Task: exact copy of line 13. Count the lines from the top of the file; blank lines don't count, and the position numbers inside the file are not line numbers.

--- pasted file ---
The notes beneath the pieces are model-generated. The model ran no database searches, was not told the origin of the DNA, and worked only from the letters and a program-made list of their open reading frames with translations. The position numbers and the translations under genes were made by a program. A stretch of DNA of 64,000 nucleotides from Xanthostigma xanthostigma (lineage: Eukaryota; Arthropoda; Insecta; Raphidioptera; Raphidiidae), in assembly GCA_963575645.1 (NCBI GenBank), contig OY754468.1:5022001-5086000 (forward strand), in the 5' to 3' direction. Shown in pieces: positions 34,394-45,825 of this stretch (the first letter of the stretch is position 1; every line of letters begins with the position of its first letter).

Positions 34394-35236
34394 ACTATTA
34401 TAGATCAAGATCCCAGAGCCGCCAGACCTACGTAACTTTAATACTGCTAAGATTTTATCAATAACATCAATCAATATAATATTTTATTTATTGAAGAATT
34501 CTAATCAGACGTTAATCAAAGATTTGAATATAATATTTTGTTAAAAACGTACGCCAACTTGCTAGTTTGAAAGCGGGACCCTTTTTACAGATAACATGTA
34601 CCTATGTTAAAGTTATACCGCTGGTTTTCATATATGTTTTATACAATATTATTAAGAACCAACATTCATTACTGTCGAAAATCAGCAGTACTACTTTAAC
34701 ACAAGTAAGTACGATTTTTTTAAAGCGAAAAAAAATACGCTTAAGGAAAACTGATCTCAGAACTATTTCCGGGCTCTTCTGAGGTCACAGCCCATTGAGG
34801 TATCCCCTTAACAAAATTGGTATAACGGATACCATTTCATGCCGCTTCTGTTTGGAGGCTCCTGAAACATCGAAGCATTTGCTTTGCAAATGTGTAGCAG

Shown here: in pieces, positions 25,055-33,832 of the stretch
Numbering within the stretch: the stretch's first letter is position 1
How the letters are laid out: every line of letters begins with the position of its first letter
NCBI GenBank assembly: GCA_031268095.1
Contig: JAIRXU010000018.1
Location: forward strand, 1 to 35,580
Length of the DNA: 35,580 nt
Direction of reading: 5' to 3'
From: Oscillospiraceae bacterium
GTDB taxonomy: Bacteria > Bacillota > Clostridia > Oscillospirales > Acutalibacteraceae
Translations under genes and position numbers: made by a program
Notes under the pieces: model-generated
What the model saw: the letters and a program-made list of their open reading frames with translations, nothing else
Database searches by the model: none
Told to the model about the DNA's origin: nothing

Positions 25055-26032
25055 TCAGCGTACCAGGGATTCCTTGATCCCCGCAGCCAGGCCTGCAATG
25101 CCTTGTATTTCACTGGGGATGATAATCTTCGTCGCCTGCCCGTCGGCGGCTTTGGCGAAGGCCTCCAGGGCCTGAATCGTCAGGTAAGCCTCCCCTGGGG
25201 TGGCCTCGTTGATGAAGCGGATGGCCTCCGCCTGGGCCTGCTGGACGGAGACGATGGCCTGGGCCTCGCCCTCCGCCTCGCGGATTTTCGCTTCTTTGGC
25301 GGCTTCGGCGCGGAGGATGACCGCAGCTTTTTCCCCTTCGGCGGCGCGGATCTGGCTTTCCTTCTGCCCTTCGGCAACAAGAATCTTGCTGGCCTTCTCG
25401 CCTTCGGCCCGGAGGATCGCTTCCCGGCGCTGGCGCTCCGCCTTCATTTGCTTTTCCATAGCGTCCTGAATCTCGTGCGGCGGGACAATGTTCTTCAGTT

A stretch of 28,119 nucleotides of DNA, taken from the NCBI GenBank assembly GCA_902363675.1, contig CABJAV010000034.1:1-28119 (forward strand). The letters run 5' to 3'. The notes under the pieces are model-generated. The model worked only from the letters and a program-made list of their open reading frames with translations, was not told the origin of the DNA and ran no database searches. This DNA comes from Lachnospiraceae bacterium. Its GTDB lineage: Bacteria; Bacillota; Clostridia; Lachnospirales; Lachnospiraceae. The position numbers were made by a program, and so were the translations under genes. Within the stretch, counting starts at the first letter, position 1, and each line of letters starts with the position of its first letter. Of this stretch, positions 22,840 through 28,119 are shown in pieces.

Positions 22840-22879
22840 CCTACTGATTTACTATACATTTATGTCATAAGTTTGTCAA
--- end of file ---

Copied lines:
Contig: JAIRXU010000018.1